BEREA — Main Street Café has a mission statement, something reassuring in an industry so often unfocused and in disarray. In that statement, you will find phrases such as, "Each customer can rely on consistently good food and excellent service with a friendly staff and a welcoming atmosphere."
Owner Sune Frederiksen recently received a prize from The Rebild National Park Society, a Danish-American friendship association, for his successful efforts in building positive relations between Denmark and the United States. At his restaurant, he has certainly accomplished this by creating a cozy ambience, the highest compliment, I think, that one can pay a Dane — or so my brother-in-law's family from Copenhagen tells me.
This coziness derives partly from lighting that sets a relaxing mood, top-notch live music and the eclectic menu emphasizing global inclusiveness, but largely from the student feel, low-key and casual, that permeates everything from service (friendly) to food (simple, mostly home-cooked and far from the exacting standards of high-end dining).
Although located in the pretty green heart of Berea, Main Street Café, with its exposed brick walls and hardwood floors, would belong in any college town from Santa Cruz, Calif., to Ithaca, N.Y.
Dinner began with a pretty appetizer sampler, a choice of three starters for $8.99, served on a sumptuous bed of bright lettuce leaves. The falafel were a bit dense and sticky, but they were served with a fabulous sour cream- cucumber dip. The spring rolls, a smaller version of those found in Chinese restaurants, were fairly standard. I suggest skipping these two and getting a whole order of the fried green tomatoes, light and sweet, served with a chipotle mayonnaise dip that has just the right amount of jalapeño heat.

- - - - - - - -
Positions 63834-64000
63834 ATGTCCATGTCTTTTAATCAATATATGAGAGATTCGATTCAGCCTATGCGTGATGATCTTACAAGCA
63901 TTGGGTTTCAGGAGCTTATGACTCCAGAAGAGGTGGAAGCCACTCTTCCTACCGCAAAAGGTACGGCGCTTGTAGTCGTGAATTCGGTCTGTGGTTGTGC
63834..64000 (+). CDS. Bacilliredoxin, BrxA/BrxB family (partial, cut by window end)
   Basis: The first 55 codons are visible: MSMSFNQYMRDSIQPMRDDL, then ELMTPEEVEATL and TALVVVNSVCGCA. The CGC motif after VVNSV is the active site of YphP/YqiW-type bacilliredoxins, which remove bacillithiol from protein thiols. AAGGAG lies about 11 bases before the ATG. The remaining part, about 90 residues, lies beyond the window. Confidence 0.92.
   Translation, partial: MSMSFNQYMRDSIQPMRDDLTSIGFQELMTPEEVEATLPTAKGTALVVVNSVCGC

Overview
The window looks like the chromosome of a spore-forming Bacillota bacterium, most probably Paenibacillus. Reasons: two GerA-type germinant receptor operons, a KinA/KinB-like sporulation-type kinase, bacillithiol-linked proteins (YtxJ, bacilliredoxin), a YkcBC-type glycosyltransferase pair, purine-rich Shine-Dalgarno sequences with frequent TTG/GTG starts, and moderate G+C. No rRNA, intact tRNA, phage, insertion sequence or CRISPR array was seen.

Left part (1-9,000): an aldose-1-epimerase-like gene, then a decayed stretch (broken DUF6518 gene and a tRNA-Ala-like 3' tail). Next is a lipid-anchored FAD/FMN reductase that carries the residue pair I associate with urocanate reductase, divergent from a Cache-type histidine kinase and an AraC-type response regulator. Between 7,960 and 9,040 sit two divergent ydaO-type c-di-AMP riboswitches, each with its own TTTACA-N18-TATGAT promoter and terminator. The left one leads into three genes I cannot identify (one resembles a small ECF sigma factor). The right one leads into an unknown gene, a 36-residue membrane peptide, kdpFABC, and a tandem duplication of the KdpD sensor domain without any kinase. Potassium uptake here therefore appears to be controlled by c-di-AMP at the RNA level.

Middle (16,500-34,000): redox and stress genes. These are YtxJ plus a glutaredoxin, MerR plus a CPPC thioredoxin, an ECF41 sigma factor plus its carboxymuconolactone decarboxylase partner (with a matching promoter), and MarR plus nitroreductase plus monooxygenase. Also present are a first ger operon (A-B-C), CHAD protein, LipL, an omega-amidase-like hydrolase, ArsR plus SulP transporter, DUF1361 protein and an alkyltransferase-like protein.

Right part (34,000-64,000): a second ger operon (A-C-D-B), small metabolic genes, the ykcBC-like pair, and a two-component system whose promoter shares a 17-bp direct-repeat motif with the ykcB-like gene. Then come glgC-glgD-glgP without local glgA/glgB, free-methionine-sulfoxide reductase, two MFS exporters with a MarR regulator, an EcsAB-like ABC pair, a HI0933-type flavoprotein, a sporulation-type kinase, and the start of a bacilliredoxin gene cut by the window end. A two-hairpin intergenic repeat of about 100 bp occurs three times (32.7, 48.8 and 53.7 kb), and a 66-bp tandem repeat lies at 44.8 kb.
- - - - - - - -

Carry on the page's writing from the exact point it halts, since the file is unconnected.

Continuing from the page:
Lunchtime burgers, sandwiches and wraps are always available ($7 to $8), but frikadeller, Danish meat patties ($9.99), are served only at dinner. They were my true reason for the 45-minute drive. These were plump and tender but surprisingly underseasoned. The presentation, in contrast to the appetizer and the environment, seemed surprisingly austere: a small cup with the meatballs and gravy on a stark white plate, save the scoop of rice on lettuce garnished with two small strips of roasted red peppers. The promised red beets were missing.
I preferred the café's fish and chips ($9.99), a hearty and generous portion of piping hot cod in a crunchy, crisp batter with fries. They were served with a mild remoulade.
From this single experience, factoring in the green tomatoes, my guess is the kitchen staff feels most comfortable with batter and the deep-fryer.
Each entrée included one side. The basic salad of mixed lettuces, red onions and cucumbers with a thick balsamic vinaigrette was a simple complement to the meat, and the fruit salad, equally basic with melon and tropical fruit, served as a refreshing counterpoint to the fish.
If you want really sweet and sugary, there is an array of desserts, many homemade, and all about $4. The hummingbird cake, with pineapple and banana, was stunning to look at — sticky white frosting with a cap of a big dried red flower. Chocolate cake with buttercream frosting, sprinkled with mini chocolate chips, was what a milk chocolate bar would be if it morphed into an upside-down cupcake.
Berea is a fun town to explore, and when I return, my visit will include lunch at Main Street Café to enjoy the vibe and to sample burgers and wraps, food that seems most in sync with the easygoing style of Frederiksen's cozy hangout.
Wendy Miller is a Lexington-based food and spirits writer and critic.